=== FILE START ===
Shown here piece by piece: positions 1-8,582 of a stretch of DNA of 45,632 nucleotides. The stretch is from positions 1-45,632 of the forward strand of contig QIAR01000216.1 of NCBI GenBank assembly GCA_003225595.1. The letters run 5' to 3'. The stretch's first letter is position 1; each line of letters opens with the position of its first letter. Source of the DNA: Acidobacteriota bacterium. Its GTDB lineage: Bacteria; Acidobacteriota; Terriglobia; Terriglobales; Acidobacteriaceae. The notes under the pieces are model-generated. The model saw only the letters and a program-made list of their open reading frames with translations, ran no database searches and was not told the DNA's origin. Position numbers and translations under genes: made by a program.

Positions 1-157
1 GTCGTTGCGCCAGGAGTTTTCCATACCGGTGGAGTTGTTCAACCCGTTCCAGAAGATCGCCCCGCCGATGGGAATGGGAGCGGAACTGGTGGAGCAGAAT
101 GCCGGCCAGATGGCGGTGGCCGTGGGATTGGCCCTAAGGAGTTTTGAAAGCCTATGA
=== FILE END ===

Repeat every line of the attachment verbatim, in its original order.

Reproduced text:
Shown here piece by piece: positions 1-8,582 of a stretch of DNA of 45,632 nucleotides. The stretch is from positions 1-45,632 of the forward strand of contig QIAR01000216.1 of NCBI GenBank assembly GCA_003225595.1. The letters run 5' to 3'. The stretch's first letter is position 1; each line of letters opens with the position of its first letter. Source of the DNA: Acidobacteriota bacterium. Its GTDB lineage: Bacteria; Acidobacteriota; Terriglobia; Terriglobales; Acidobacteriaceae. The notes under the pieces are model-generated. The model saw only the letters and a program-made list of their open reading frames with translations, ran no database searches and was not told the DNA's origin. Position numbers and translations under genes: made by a program.

Positions 1-157
1 GTCGTTGCGCCAGGAGTTTTCCATACCGGTGGAGTTGTTCAACCCGTTCCAGAAGATCGCCCCGCCGATGGGAATGGGAGCGGAACTGGTGGAGCAGAAT
101 GCCGGCCAGATGGCGGTGGCCGTGGGATTGGCCCTAAGGAGTTTTGAAAGCCTATGA